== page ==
LG UltraGear GP9 Review: Chat for games without headphones, bad sound

Sound tapes they are usually something you would associate with home theater. They offer most of the advantages of a complex sound system, but in a much more convenient package. This is a concept that seems to lend itself well to a board game platform, but few companies have even tried it. LG’s experience is the most ambitious so far, but if this is an indication of where the market is, there is a long way to go.

LG’s UltraGear GP9 is a 20-watt mini soundbar with a diameter of just under 15 inches. It has two 20mm speakers and two 2-inch speakers. It also includes a 2600-mAh battery, which allows it to act as a portable Bluetooth speaker. Most of all, it includes a built-in in-game chat microphone with teammates, which may be the most shockingly well-implemented feature here.

Everything but the kitchen sink

On paper, the LG UltraGear GP9 looks like the perfect soundtrack. It can be connected to your computer via USB-C or an optical audio cable, and switching inputs is as easy as pressing a button on top. Right next to these buttons you will find a huge volume knob that controls the internal volume of the speaker, with a large mute button in the middle. This means that even if you can’t find which app is making noise, you can reduce the volume very quickly.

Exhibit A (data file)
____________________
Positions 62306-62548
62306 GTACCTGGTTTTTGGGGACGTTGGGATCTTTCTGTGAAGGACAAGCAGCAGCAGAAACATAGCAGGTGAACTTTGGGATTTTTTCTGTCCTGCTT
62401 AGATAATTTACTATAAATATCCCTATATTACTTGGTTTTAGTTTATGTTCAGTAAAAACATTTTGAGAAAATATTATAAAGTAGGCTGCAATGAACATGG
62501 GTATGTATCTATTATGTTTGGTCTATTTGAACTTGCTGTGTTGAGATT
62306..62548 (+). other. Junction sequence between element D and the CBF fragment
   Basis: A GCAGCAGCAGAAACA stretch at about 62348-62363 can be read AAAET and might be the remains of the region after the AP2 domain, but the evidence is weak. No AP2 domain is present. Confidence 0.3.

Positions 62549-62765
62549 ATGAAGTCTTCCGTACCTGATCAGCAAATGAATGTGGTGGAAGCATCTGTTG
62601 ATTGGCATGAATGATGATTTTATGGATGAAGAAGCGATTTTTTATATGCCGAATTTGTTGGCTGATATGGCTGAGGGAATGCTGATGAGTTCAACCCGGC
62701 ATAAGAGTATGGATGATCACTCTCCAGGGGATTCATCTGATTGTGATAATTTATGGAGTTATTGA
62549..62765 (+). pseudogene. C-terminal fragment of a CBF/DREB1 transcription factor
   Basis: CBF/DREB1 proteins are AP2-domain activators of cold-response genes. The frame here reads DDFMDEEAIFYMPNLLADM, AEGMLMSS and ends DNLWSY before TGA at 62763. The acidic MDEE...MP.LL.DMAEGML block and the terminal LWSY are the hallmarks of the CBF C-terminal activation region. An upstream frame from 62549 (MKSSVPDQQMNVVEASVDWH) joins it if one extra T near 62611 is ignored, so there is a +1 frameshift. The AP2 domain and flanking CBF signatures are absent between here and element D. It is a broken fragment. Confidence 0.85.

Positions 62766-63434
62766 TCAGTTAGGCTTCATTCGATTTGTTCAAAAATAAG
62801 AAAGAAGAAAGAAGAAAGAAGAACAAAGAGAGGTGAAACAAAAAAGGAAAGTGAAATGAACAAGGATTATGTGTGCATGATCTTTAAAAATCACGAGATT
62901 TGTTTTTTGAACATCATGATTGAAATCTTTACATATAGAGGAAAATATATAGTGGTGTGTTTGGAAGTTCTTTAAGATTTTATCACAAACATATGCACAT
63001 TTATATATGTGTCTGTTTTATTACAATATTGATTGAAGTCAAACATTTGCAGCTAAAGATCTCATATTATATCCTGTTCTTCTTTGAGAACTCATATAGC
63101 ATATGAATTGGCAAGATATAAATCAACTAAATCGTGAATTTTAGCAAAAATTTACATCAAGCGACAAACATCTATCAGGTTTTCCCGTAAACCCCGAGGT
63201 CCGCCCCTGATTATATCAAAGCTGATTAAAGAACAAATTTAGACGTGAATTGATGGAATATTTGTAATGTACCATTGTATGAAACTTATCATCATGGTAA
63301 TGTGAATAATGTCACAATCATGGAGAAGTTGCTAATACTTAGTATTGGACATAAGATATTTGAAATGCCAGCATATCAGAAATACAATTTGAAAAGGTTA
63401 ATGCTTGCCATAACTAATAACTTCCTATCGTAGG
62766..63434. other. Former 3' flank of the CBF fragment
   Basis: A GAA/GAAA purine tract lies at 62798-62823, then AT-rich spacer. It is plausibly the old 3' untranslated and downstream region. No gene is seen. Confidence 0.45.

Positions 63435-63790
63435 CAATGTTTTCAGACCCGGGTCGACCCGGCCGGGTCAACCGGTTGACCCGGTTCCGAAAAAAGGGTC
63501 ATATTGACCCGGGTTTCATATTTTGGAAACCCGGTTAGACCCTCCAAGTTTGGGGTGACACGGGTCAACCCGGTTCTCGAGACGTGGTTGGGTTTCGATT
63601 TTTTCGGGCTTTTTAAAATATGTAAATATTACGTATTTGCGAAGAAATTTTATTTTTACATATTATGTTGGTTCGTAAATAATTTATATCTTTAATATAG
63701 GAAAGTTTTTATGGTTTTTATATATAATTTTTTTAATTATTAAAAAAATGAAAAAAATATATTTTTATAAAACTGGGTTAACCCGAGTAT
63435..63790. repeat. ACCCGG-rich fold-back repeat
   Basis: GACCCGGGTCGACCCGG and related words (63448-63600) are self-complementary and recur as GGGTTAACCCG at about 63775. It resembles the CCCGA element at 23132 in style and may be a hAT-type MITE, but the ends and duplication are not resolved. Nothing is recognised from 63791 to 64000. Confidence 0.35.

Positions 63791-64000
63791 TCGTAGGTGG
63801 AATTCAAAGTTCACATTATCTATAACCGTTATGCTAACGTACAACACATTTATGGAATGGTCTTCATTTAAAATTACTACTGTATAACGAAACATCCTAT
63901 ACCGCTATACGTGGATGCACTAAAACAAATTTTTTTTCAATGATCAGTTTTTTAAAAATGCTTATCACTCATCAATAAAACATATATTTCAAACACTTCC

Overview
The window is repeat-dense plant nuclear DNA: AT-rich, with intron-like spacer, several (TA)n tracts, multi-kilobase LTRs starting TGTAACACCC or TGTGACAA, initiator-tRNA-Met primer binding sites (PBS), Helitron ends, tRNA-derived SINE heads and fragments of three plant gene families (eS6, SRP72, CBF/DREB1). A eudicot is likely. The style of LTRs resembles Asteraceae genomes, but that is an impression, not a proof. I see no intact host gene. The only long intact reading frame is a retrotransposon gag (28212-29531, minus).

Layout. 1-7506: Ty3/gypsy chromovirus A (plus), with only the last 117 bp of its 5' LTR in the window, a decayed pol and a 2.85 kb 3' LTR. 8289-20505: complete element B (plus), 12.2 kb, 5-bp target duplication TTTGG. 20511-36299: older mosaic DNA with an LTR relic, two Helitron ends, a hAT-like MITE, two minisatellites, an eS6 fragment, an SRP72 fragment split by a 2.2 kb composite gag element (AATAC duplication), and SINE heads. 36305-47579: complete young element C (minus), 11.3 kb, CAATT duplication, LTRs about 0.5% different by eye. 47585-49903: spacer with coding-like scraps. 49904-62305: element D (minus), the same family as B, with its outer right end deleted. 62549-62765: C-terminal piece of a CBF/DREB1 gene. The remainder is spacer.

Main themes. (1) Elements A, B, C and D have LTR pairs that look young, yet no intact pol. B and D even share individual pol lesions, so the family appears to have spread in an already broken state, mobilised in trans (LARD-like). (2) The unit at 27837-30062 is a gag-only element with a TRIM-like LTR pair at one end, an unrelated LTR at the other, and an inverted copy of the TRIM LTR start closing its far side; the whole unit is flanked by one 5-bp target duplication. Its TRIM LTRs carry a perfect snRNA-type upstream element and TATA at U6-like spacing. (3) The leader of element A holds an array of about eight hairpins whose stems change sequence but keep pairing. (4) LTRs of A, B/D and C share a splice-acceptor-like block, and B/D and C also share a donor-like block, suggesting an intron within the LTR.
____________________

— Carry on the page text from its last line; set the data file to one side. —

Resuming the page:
This is especially useful when the GP9 is used as a Bluetooth speaker, one of its cleanest tricks. Because it has a built-in battery, it can be disconnected from the wall. It’s very liberating to know that the sound system I use for my desktop can just as easily go with me to the beach or, more likely, to be honest, downstairs for an evening of board games. I usually need a completely separate device and this is a huge factor when it comes to price. Sure, $ 500 would be a lot for desktop speakers, but what about desktop speakers and portable bluetooth speaker? Well, that’s still a lot. But the value is close to reasonable.

On top of that, GP9 took another trick out of its hat: it can also be used for team chat. As in world can you handle that, you ask? Pure magic is my best guess. The microphones are inside the same soundtrack that emits sound in your face. This is usually a recipe for feedback, echo and noise. Still, intelligent echo and noise reduction are able to distinguish your voice from the sound made by the soundtrack itself.

I tried it and my teammates told me that it sounds clear, without major sound problems, which feels like a miracle. Being able to talk to your team while listening to audio from the game, all without any hardware on your head, is a kind of futuristic feature that would normally sell a device on its own.

But unfortunately, it is at this point that the reality of UltraGear GP9 performance crashes back to earth. As many great ideas as this little soundtrack is put together in one package, it has one job above all others. That’s where the problems started.

A race with the past

Photo: LG

Nearly two decades ago, I entered the Micro Center and released only $ 100 for a Logitech desktop speaker with 5.1 surround sound. It wasn’t the highest version even at the time, but it came with five speakers with some really, really long RCA cables and relatively strong bass that included everything. I stopped using the rear speakers a long time ago and haven’t tried to update or even slightly improve this system since I first bought it.

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